6. I’m with Southwest on this and I wish Delta’s FA’s/Gate Agents would take the person whose space is infringed upon into consideration.

  7. *sigh*

    The REALITY of flight is that every pound of payload means more fuel. Physics-wise we should put each passenger & their luggage on the scales and charge them by the pound. This is impractical however.

    Should a 3-year old be able to file a “discrimination” suit because they are being overcharged for their ticket for some adult who can barely squeeze into the seat.

    There is no “right” answer to this, just compromise which work well enough for most pax.

  8. I’m not a “person of size” per the Delta definition, though I am obese and do sometimes need a seat belt extender. On a recent flight, the man in the middle had such broad shoulders that he encroached on my space even though I was leaning into the window. He was stocky but not obese, but it’s the same situation, really — he didn’t fit in his seat on either side.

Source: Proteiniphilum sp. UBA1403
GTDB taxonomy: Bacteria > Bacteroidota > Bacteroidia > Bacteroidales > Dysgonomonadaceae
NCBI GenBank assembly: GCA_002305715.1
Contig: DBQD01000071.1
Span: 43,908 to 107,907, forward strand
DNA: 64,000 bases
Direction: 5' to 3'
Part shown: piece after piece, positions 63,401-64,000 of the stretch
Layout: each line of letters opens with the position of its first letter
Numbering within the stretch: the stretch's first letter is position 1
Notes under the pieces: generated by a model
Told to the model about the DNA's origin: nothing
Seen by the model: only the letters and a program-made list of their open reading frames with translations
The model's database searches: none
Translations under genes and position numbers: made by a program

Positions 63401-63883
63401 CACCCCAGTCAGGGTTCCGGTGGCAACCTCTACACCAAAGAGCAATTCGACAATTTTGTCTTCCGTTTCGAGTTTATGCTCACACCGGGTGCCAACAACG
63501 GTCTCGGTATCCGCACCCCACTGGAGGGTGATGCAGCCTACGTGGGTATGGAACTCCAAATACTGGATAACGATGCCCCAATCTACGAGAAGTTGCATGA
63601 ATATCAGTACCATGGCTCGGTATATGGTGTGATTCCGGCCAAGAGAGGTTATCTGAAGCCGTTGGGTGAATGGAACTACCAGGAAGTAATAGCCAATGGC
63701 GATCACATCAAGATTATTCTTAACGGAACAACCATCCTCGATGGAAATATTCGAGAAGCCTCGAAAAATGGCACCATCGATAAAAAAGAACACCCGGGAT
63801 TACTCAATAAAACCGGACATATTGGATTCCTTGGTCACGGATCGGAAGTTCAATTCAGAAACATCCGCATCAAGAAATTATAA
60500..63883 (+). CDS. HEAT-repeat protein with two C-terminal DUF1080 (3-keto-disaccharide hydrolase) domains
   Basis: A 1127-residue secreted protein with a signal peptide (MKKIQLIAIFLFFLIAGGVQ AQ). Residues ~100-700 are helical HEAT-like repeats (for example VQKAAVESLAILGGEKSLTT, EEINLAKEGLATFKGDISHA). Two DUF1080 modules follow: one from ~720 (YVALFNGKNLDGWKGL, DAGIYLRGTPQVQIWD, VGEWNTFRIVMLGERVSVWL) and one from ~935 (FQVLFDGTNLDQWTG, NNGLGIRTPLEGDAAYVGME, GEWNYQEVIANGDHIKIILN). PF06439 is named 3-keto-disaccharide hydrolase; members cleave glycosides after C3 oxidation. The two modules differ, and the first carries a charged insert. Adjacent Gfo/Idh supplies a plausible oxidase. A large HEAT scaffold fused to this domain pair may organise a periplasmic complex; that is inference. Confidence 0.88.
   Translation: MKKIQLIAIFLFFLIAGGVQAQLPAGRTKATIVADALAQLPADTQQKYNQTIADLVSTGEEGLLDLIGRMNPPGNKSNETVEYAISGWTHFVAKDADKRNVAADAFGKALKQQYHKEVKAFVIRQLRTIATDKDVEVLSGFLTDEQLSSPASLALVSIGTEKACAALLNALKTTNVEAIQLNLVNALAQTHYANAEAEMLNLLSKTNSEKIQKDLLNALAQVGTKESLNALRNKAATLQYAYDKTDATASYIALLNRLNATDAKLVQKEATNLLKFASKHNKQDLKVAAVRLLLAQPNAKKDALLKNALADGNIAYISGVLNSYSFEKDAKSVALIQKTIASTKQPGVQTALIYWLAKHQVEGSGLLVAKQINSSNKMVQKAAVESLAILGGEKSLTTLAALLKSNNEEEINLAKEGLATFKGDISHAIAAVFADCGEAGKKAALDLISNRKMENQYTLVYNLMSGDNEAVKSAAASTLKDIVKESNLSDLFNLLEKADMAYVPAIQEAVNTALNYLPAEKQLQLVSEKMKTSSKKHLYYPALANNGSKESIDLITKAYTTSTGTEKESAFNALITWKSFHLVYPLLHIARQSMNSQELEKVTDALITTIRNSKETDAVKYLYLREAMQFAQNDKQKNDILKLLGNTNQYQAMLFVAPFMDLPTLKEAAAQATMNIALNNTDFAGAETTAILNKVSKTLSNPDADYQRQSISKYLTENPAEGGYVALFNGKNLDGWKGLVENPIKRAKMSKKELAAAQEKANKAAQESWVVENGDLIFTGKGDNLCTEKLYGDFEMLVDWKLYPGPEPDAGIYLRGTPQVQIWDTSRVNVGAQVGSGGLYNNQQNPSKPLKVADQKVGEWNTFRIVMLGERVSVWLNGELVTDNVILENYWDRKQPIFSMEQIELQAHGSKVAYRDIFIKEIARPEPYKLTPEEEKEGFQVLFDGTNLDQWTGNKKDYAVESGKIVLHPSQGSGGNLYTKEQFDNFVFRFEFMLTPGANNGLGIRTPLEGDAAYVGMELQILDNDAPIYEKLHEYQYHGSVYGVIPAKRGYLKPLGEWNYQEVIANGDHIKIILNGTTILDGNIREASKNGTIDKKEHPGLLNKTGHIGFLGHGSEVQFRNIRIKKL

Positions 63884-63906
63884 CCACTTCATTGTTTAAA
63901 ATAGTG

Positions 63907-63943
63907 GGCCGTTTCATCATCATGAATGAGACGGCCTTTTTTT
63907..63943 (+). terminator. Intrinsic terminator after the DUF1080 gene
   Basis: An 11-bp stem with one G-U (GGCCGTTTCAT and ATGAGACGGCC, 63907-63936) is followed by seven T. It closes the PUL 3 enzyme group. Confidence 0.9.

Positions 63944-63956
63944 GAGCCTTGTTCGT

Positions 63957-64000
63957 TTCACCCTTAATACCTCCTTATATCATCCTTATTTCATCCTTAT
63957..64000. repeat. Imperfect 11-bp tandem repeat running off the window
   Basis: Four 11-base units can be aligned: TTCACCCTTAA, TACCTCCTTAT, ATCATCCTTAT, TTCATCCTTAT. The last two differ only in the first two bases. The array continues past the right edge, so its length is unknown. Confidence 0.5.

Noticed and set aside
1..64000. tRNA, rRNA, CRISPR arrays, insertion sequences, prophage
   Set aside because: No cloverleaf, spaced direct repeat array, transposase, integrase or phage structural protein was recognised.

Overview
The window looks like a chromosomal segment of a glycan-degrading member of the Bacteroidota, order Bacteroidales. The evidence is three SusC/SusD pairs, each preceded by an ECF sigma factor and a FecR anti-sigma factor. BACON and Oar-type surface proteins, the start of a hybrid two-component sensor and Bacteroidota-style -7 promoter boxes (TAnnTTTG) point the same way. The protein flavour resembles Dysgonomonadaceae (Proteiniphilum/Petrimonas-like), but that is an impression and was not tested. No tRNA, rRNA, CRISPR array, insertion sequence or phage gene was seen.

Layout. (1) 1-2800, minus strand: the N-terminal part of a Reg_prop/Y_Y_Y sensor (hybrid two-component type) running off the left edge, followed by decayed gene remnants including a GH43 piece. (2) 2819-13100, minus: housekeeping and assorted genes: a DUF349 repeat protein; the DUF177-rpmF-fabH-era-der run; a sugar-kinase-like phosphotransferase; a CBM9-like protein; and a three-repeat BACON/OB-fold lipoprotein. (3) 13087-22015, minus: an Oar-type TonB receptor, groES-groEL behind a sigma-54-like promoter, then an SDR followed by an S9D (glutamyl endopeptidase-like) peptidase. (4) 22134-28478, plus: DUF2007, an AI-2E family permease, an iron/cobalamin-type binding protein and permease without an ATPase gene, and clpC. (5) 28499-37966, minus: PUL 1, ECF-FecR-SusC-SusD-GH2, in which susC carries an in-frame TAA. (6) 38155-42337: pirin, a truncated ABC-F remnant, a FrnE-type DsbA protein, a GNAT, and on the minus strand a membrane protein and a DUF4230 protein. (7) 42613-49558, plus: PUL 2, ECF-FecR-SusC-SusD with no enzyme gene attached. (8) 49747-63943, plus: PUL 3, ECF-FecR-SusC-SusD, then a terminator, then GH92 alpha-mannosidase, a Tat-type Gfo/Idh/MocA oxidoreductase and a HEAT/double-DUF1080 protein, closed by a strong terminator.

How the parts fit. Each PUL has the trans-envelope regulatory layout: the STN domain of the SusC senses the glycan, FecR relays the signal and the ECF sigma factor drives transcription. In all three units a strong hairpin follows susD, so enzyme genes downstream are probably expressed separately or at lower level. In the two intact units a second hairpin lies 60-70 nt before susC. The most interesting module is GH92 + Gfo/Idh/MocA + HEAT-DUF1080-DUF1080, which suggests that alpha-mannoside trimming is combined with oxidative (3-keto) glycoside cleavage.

So, by all means, let’s also take up the crusade against anyone who could play football in addition to anyone who has some extra pounds.

    As my shoulder-to-elbow length is short, I typically never use the armrest. I try to be considerate, though I have accidentally encroached on another’s space when I fell asleep once or twice over the years. Typically not, though.

  9. Yay, go SouthWest.

    Perhaps we should also decline the boarding of smelly people (whether it be purchased scent or provided naturally).

    What about people who wear headphones that create that annoying tssss tk tsss tk sound. Double so if people wearing them sing out of tune.

    My favorite annoyance is people who lean on my seat to get in/out/past, let’s test people’s balance on the way on and charge them extra if they won’t quite make it unaided after all I paid for my seat why should it be used (free of charge) as a crutch.

    This is multiply annoying with people who cannot sit still all flight but have to keep looking in the overhead bin. Or have to pee a lot. So please let’s extra penalize fidgets. And people with weak bladders.

    Any more? Gee we could have some fun with this 🙂